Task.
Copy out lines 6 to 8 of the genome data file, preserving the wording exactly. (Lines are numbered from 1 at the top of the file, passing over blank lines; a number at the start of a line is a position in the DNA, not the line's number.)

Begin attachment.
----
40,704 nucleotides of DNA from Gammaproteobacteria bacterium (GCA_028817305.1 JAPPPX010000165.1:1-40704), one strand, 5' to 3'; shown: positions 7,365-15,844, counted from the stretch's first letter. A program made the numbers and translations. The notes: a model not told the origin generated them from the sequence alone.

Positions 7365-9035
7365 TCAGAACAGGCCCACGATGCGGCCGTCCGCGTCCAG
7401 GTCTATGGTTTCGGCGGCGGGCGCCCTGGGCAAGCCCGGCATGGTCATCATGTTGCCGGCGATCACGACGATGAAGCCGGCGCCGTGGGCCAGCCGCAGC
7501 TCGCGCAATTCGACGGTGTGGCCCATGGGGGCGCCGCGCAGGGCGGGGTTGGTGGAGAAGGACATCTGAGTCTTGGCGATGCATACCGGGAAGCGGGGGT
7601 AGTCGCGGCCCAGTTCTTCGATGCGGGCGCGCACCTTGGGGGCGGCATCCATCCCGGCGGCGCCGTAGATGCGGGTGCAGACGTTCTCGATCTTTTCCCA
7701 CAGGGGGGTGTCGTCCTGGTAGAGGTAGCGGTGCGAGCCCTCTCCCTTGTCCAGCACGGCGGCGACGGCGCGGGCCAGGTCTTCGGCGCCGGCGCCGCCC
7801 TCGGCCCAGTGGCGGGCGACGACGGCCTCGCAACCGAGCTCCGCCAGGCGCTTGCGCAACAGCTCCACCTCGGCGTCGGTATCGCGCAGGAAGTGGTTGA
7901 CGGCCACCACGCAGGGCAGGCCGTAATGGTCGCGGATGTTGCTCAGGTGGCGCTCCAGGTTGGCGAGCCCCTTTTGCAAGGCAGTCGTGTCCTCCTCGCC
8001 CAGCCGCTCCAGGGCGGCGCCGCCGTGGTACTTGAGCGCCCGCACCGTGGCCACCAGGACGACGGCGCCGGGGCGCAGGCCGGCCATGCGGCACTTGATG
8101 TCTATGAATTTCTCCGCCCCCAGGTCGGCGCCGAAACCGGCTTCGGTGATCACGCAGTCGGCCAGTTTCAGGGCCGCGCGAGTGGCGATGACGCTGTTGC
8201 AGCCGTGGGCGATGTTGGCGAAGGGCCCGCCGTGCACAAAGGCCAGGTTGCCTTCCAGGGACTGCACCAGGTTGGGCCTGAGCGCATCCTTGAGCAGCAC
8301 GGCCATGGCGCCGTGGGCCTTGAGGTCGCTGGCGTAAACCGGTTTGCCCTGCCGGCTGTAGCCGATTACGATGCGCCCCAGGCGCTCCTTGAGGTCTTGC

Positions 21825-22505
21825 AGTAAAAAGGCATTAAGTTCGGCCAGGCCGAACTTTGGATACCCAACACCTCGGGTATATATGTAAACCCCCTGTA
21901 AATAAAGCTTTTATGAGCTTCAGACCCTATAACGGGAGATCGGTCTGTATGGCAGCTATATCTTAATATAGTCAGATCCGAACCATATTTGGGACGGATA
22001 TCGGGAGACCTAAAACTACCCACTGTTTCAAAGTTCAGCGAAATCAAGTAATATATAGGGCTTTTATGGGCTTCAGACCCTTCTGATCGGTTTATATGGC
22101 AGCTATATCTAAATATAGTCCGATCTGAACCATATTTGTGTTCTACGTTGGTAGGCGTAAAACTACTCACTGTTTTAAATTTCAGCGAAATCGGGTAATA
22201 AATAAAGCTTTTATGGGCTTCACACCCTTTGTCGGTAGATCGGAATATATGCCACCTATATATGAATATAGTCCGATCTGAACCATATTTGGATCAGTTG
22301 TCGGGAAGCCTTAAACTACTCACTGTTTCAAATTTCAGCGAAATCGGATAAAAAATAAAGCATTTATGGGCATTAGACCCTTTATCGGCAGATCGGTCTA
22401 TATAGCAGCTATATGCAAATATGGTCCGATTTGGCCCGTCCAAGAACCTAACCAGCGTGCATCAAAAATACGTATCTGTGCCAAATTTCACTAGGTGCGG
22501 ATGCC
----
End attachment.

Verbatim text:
7601 AGTCGCGGCCCAGTTCTTCGATGCGGGCGCGCACCTTGGGGGCGGCATCCATCCCGGCGGCGCCGTAGATGCGGGTGCAGACGTTCTCGATCTTTTCCCA
7701 CAGGGGGGTGTCGTCCTGGTAGAGGTAGCGGTGCGAGCCCTCTCCCTTGTCCAGCACGGCGGCGACGGCGCGGGCCAGGTCTTCGGCGCCGGCGCCGCCC
7801 TCGGCCCAGTGGCGGGCGACGACGGCCTCGCAACCGAGCTCCGCCAGGCGCTTGCGCAACAGCTCCACCTCGGCGTCGGTATCGCGCAGGAAGTGGTTGA